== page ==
How do we do that? Let’s let Vote-Smart describe it: “However, Project Vote Smart...has conducted exhaustive research on Bush through his public speeches, campaign literature, public interviews and from information made available to the public by Bush.” Vote-Smart did that only for Bush and Gore. Issues2002 does that for EVERY candidate—as long as a candidate has an issue stance, we will find it.
If we had half the money that Vote-Smart has, we’d do twice as good a job. If you’d like to help, we’re a non-profit corporation which entitles you to a tax-deductible contribution. If we raise enough funds to cover the Montana races from this article, we’ll cover them. And in a few years, we’ll rejuvenate democracy, whether the candidates “do the right thing” or not.
Boston, Mass. - Dr. Naomi Lichtenberg
The war on diplomacy
The Bush administration is considering military action against as many as 40 countries suspected of harboring terrorists in this War on Terrorism. President Bush has lumped Iran and North Korea with Iraq in his “Axis of Evil” and has rebuked gestures of diplomacy extended by these nations. Iraq remains the prime target. In the last 11 years, the U.S. has led a devastating economic and air assault on that country in an effort to weaken Saddam Hussein. This war has killed 1 million people! The U.S. rationalizes escalation of the war against Iraq as part of a general war on terrorism, although there are no links to the Sept. 11 attack, nor are there likely to be any. Iraq is willing to let weapons inspectors return if the bombing and economic sanctions are lifted (Iraqi Ambassador to UN al-Douri, BBC, 11-29-01) and is willing to resume talks with the United Nations without any preconditions (Arab League Secretary General Mousa, quoted in a syndicated column of Helen Thomas, 2-15-02)—both solutions that would promote international security and the welfare of the Iraqi people.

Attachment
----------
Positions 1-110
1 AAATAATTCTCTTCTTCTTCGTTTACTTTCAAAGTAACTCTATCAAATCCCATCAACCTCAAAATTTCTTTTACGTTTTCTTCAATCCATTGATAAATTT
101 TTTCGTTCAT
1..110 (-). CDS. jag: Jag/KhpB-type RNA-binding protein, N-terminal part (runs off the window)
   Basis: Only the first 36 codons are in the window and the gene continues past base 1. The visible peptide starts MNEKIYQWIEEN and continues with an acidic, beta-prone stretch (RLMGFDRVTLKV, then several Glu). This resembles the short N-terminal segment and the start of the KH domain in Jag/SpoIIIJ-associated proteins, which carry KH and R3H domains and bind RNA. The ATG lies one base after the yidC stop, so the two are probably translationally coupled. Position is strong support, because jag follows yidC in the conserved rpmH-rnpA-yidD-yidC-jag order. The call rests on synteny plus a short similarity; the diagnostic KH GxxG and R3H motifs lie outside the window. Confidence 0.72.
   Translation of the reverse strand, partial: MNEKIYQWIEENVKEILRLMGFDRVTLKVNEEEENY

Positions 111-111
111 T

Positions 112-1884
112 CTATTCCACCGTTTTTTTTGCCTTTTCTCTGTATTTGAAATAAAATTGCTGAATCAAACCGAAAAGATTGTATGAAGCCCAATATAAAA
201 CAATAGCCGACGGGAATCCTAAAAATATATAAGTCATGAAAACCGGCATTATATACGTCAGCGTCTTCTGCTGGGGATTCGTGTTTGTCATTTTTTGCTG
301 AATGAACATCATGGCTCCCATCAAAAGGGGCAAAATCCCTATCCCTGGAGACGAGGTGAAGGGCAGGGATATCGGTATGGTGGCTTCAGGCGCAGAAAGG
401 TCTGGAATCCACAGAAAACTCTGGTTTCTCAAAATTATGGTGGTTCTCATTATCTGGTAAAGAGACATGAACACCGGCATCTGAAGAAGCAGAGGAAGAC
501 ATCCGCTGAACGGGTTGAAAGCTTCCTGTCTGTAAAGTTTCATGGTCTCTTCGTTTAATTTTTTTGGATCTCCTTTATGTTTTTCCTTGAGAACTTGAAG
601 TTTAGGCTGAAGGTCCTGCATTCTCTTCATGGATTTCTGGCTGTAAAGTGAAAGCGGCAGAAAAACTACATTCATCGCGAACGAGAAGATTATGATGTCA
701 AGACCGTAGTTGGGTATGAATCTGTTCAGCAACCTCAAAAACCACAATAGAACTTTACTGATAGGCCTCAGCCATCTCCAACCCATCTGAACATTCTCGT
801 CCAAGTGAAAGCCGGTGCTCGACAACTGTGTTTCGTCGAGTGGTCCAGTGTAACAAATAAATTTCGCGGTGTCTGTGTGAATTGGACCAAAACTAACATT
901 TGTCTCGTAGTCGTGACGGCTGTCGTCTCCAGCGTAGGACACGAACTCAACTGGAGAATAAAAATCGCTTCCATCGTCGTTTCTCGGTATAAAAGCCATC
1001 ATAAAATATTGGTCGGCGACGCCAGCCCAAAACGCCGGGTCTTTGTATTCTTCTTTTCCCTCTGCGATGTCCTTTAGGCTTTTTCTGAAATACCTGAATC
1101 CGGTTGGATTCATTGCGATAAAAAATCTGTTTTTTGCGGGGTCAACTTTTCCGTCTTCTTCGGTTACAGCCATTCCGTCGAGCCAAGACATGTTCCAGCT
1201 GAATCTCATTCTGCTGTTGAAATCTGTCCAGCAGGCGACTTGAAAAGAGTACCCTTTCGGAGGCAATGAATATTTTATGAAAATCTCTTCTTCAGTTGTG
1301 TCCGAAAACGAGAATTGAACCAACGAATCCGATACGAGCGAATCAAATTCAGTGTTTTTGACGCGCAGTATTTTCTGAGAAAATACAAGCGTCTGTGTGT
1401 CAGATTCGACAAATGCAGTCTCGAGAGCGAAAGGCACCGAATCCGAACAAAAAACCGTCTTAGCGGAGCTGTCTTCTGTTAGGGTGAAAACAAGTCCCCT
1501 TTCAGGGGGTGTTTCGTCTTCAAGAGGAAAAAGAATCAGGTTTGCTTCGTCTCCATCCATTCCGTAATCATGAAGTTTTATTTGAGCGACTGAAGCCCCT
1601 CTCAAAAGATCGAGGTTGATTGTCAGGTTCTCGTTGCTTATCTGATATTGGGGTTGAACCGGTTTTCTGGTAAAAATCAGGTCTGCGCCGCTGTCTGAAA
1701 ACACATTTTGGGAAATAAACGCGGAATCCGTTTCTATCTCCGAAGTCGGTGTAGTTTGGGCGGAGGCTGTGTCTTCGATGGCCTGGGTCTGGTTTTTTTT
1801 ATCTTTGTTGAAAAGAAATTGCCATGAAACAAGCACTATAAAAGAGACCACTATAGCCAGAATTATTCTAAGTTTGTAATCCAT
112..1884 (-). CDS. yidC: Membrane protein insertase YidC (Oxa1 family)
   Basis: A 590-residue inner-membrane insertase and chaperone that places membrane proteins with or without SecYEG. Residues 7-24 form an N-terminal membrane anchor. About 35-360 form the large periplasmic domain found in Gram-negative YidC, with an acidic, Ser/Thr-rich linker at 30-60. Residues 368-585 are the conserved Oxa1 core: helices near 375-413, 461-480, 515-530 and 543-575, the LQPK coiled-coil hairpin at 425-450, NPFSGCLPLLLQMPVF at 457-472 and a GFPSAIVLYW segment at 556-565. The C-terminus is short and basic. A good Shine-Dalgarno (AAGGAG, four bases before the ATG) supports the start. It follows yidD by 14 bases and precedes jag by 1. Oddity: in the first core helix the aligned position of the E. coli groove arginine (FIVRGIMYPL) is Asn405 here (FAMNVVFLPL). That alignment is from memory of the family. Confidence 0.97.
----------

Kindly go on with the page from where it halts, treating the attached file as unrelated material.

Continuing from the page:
I wanted to discuss the fetish the U.S. has with Iraq. Iraq and Saddam Hussein have been easy targets, the scapegoat. But we need to remember the Iraqi situation. Iraq is run by 10 percent of the people, basically the family and friends of Saddam Hussein. This 10 percent has been suppressing the rest of the country through terror. Genocide and outright murder have kept his government in power. The people of his country are starving and suppressed. Many people are afraid that if Saddam were killed, his son would reign, and his son is considered to be much worse. Who are we hurting when we continue to strike at Iraq? We are not weakening Saddam’s grasp on the country, we are weakening the people who he has already weakened. We are helping to starve the Iraqi people with our economic sanctions. How far must we go before we damage forever the possibility of some form of diplomatic resolution?
Just as we do not want the countries in the Middle East to look at the U.S. and think only of capitalism and greed instead of a human face, we need to look at Iraq and see it as it is: the poverty, suppression, the human face of someone who needs our help.
I hope I have not offended anyone, but I also hope that people will think about what we are really trying to do with this War on Terrorism. The three main countries, Iran, Iraq, and North Korea, all are begging the Bush administration to find a diplomatic, effective way to promote international security. Perhaps it is time that we told the Bush administration the same thing.